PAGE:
The Checkup: Health in the News and in Your Life
Cancer: Here Today . . .
Can breast cancer just disappear on its own? Per-Henrik Zahl of the Norwegian Institute of Public Health in Oslo and colleagues compared breast cancer rates in two groups of more than 100,000 women ages 50 to 64. One group got mammograms every two years, while the second got just one after six years. Surprisingly, the researchers found that the women who got more frequent mammograms had about 22 percent more cases of breast cancer.
That finding, reported in the Archives of Internal Medicine, raises the possibility that mammograms detect cancers that never cause any problems and just go away. If that proves to be true, the researchers say, the finding would raise new questions about routine mammography, which has long been controversial, and whether women who find out from an exam that they have breast cancer necessarily have to do anything about it.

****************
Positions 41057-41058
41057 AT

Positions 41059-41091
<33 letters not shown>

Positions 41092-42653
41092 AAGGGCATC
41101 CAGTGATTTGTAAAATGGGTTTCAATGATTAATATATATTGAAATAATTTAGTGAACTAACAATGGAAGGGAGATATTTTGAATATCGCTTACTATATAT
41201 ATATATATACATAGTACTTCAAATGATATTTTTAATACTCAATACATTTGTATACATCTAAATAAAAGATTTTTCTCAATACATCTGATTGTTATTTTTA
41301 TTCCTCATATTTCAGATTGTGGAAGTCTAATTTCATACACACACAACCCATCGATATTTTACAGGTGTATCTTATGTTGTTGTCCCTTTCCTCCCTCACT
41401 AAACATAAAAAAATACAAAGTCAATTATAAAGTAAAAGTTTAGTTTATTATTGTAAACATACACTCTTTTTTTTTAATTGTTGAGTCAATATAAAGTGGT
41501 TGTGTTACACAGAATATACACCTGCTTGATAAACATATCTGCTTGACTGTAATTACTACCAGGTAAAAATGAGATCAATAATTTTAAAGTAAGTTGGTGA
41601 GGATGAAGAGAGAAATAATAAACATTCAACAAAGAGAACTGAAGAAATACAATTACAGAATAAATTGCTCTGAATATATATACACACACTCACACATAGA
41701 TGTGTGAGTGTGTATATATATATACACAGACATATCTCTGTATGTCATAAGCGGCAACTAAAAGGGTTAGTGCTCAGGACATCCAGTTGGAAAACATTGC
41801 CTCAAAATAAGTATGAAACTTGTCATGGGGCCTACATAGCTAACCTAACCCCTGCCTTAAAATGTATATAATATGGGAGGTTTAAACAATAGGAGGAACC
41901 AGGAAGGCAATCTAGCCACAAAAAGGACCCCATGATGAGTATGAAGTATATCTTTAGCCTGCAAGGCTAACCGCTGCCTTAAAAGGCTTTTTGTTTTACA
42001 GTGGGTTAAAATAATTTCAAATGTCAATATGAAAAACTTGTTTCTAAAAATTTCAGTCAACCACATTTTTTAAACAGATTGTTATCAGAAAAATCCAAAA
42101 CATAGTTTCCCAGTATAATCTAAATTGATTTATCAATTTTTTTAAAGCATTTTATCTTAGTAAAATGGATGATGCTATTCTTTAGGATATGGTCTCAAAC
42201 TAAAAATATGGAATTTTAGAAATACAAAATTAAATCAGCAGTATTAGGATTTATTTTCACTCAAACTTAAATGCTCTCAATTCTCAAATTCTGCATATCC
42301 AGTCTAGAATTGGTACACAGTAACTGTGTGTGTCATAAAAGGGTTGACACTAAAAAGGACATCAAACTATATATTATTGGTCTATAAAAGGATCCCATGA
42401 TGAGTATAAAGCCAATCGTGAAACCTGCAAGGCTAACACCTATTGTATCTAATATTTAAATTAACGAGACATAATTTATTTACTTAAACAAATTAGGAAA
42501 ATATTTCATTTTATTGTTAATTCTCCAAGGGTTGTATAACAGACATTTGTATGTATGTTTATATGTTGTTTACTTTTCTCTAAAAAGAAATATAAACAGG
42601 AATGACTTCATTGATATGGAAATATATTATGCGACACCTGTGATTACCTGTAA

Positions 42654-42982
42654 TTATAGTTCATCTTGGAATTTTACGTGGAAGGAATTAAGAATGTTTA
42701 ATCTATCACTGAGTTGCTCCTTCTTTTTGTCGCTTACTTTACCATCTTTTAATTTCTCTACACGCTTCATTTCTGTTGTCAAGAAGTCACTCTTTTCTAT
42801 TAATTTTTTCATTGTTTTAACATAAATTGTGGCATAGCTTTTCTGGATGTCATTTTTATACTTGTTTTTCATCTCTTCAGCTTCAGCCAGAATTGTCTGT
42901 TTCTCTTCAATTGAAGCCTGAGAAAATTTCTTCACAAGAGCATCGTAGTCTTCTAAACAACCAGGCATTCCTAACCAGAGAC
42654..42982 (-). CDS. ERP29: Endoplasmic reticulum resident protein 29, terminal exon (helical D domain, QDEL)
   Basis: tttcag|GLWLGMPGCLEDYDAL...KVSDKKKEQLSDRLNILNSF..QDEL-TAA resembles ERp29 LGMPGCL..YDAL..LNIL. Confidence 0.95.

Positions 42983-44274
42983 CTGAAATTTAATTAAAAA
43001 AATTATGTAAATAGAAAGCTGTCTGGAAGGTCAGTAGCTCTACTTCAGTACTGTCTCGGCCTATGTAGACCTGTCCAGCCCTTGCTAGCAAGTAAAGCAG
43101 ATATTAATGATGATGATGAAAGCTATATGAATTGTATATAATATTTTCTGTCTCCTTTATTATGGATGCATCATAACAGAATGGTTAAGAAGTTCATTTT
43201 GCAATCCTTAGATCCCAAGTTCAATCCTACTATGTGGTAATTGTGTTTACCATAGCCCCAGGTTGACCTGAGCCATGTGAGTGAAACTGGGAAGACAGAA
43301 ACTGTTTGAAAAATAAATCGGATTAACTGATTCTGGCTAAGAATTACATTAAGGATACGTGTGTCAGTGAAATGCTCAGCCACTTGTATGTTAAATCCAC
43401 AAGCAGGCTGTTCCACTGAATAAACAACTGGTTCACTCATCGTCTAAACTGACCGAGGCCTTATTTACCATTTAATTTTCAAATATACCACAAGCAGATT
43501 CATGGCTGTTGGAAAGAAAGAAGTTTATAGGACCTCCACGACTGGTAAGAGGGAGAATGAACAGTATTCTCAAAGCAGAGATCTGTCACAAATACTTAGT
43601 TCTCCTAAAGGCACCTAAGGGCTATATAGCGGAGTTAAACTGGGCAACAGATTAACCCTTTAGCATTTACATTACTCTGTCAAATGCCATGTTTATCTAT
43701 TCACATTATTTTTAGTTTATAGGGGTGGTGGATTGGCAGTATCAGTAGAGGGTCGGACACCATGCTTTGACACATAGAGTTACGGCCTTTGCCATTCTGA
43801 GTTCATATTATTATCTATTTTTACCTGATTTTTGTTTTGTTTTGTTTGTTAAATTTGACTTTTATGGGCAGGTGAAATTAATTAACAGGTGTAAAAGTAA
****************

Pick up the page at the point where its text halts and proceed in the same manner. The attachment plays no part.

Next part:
-- Rob Stein
A widely reported study recently showed that happy people watch less TV than those who say they're not happy.
The study, headed by John P. Robinson, a professor of sociology at the University of Maryland, and published in the December issue of the journal Social Indicators Research, set out to discover how happy people spend their time.
Reviewing data collected over 34 years from nearly 40,000 people ages 18 to 64, the researchers pinpointed a handful of activities -- such as socializing with relatives, neighbors or friends, using the Internet and going to bars -- and looked at how often people who rated themselves very happy, somewhat happy or not happy said they took part in those activities.